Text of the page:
Freelance workers’ confidence has taken a hit, with some blaming Brexit and government policy.
I have numerous clients who have been employed for long stretches in large companies who now want to make a change to gain a better work life balance and work either freelance, start their own business or set up as independents. Sounds easy?
For a SME with a small team and limited resources, every cog in the machine of the business counts. So why not consider freelancers to ease the stress of recruitment?
When you have an in-house team bound by the company contracts and employment laws, it’s a different prospect to outsourcing vital business processes to third parties. It’s vital you know where you stand legally in a dispute or you may find yourself in a risky and unpleasant situation.
Cashing in on years of experience and becoming a consultant can be an attractive proposition. More freedom, increased flexibility and, often, more money. But what happens if you find yourself tired of variable earnings and crave the stability of a permanent role?
Whether you’re an early-stage business builder or established entrepreneur looking to take the business to the next level, governance forms an important part of daily operations – but is something to be done expediently and conclusively by leveraging new techniques. Real Business meets those who have implemented vital time-saving strategies to create a new technology-led way of addressing key factors such as accounting and ordering.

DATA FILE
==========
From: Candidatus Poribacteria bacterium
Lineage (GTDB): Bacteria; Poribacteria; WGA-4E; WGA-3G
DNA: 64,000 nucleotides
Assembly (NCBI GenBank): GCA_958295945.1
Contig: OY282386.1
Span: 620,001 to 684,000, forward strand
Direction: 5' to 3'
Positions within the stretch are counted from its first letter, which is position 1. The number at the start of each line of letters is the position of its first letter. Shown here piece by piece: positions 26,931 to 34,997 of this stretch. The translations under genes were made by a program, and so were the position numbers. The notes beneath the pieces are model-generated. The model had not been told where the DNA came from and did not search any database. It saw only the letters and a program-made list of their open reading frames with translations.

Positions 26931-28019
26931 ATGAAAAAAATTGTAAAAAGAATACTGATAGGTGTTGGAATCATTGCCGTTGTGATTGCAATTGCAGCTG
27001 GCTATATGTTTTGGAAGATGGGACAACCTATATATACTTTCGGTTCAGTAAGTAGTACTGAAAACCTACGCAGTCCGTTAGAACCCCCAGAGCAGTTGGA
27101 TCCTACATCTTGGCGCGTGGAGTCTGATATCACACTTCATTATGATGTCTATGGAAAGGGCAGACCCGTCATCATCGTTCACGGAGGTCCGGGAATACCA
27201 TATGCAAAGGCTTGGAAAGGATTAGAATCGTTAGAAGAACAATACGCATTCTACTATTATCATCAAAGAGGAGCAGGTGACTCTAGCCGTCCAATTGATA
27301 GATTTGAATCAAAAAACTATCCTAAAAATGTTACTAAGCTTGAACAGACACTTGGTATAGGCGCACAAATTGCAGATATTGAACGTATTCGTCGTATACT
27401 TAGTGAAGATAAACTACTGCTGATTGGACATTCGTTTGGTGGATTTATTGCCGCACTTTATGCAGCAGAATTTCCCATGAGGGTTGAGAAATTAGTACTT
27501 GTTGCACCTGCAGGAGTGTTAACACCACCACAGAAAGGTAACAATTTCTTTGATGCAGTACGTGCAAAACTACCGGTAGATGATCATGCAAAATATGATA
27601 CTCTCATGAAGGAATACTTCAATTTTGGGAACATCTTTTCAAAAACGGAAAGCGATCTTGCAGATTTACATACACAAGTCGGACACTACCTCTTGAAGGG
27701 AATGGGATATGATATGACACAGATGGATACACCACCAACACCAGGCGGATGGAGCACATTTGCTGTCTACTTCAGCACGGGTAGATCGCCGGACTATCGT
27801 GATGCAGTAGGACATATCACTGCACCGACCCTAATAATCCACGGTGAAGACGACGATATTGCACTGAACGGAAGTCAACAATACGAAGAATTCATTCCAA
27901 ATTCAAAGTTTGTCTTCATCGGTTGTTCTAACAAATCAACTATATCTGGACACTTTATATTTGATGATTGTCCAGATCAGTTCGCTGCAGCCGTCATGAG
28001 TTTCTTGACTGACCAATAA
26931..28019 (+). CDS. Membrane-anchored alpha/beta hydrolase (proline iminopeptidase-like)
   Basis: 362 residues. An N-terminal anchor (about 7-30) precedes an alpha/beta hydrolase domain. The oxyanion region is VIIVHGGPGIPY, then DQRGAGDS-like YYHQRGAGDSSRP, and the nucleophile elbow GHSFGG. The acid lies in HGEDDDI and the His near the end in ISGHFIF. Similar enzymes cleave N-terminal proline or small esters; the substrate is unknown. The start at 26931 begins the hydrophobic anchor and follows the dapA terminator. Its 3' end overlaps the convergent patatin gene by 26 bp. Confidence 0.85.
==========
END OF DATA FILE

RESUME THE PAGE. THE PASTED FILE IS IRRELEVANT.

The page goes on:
Online tailoring platform A Suit That Fits is aiming to expand its empire with a £500,000 crowdfunding investment, for five per cent equity, on Crowdcube.
There are 1.88m independent professionals in the UK and there's been a spike in the number of women working as a solo act, according to Kingston University and the Association of Independent Professionals and the Self Employed (IPSE).
The freelance market is growing rapidly, allowing businesses to ‘flex up’ and ‘flex down’ according to customer demand while also keeping overheads low, so here's how SMEs can truly harness that talent.
With a median income of £43k, Britain's freelancers are becoming an increasingly important part of the UK economic growth story.
The recession ramped up the number of self-employed in the UK – but a new report has found they work harder for less than their employed counterparts.
If you thought have one boss was enough, try reporting to multiple bosses. This is the state of affairs for many of the recruits in Britain's freelance army – the stealth virtual workforce that is helping SMEs in start-ups grow.